Notice how all-inclusive the verses above are. The commands apply to every Christian because they are all kin. We can see that this is one area where a Christian concept of being brothers and sisters is different from the broader cultural one, where sibling language is only deployed for unique, intimate relationships.
That said, the household of God will provide a foundation for those in it to enjoy a special bond. The unity that all Christians share can blossom into a beautiful intimacy between certain brothers and sisters, a spiritual friendship if you will. Concentric circles of intimacy are natural. Let us remember, however, that these relationships are precious precisely because, at root, my Christian friend is, and will always be, my brother or sister. They are family, and this family is my primary community.
I wonder if that is how you view the Church? It’s worth observing that people find solace in many different communities. Affiliations can arise through nationalism or political ideology. People speak of the ‘LGBT community’ to describe a movement where they feel a sense of belonging. Although we should recognise where the Church has failed to live up to its calling, Christians can affirm that no other grouping or affiliation can come close to the bond that Christians share.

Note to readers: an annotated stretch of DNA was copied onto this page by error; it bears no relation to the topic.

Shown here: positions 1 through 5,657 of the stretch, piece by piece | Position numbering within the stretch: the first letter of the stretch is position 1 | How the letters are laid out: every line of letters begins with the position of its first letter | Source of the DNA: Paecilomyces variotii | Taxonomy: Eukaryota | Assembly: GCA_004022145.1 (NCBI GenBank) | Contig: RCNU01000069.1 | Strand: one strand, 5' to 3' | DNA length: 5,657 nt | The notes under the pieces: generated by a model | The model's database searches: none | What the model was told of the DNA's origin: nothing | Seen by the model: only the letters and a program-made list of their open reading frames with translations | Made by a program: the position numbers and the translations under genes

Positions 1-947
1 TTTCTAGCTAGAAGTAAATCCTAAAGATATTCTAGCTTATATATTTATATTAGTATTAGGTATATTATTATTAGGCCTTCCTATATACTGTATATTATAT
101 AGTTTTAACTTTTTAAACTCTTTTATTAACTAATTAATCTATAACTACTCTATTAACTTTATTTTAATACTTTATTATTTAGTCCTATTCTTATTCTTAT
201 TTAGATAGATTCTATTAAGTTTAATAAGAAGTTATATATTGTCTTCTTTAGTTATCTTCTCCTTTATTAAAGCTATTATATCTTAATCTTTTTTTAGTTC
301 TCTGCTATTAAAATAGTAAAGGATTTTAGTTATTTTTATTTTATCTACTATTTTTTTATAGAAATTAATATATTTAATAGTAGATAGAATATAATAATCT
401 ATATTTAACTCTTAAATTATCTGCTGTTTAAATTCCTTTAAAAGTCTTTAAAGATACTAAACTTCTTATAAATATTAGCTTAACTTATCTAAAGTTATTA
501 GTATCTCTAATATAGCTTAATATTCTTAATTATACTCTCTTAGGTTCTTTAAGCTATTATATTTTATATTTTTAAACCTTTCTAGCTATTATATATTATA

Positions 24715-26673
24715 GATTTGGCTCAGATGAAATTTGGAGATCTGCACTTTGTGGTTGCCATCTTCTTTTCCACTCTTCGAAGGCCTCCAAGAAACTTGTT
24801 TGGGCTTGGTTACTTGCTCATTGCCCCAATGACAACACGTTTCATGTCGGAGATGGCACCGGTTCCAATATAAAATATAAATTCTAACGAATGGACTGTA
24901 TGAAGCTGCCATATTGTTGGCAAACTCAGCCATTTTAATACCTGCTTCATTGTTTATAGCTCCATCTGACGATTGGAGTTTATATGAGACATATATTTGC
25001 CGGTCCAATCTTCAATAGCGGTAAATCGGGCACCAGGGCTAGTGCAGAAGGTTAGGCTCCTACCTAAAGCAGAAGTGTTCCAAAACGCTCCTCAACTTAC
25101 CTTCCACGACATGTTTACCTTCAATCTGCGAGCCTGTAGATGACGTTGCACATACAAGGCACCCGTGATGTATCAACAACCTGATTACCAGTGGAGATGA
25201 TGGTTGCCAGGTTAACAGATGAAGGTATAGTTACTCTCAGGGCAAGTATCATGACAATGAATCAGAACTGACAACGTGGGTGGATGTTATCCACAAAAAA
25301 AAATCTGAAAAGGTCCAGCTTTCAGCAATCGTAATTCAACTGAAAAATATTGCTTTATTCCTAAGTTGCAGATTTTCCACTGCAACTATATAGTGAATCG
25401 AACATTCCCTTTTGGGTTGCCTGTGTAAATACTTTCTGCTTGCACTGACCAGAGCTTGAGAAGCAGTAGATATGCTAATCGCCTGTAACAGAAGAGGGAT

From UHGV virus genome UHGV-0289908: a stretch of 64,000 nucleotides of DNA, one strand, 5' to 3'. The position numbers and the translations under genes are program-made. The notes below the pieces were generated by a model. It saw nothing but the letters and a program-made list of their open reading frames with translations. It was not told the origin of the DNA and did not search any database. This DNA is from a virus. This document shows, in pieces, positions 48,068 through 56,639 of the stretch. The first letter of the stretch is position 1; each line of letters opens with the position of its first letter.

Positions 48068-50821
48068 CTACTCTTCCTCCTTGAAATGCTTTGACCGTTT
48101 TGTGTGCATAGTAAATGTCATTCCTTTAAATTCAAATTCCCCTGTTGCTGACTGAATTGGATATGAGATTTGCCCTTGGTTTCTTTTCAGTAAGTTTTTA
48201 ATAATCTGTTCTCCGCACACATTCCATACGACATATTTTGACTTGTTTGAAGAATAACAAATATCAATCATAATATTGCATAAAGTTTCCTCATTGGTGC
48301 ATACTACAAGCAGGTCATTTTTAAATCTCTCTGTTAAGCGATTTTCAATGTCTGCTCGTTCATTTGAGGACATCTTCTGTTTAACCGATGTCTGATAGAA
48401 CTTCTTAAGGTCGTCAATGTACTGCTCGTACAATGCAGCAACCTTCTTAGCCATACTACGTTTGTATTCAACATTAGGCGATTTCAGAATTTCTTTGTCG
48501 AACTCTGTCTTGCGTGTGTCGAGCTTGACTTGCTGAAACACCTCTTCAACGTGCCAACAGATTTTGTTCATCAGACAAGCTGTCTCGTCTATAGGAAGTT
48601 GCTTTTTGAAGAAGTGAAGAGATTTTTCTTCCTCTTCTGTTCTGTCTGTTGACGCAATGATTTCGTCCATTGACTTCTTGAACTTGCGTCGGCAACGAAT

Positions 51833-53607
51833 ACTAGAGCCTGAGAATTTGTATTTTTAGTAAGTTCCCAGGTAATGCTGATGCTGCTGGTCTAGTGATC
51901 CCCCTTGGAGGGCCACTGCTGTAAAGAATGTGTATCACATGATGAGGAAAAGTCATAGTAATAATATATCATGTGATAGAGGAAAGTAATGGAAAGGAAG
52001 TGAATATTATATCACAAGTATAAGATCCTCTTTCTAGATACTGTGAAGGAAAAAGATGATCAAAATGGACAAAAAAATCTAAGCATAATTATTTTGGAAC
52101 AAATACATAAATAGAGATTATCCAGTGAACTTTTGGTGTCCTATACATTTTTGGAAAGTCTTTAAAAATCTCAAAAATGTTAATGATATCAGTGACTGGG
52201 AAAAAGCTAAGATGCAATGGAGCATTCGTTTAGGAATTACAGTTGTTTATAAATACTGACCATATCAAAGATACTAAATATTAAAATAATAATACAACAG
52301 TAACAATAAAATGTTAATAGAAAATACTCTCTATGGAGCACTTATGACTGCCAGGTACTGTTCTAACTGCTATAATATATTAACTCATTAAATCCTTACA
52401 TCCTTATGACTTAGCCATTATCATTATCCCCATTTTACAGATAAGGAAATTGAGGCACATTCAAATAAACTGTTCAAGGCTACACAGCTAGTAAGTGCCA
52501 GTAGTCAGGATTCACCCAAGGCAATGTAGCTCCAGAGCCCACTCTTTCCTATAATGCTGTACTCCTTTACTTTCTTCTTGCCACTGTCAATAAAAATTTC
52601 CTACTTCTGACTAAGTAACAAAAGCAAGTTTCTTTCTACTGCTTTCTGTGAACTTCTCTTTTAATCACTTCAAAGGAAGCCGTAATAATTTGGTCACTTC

At my previous church, I always appreciated trips to the pub with the other church members after the service. It was here where we got to know one another. We were an eclectic bunch. A friend made the point that no other institution or movement would bring people together in the way the Church does. Only God could do such a thing.
Whatever our differences, whichever members of God’s household you get on with best, as Christians we are a spiritual family. We share the same Father. We share the same adopted status. These truths alone should stir us to live out our familial obligations towards one another.
In light of all this, let’s ask God our Father to help us grow in love towards all our sacred siblings.
This article was originally published in the Summer 2020 edition of the TFT magazine, Ascend. Click the button below to download your copy.
Download the Summer 2020 edition of Ascend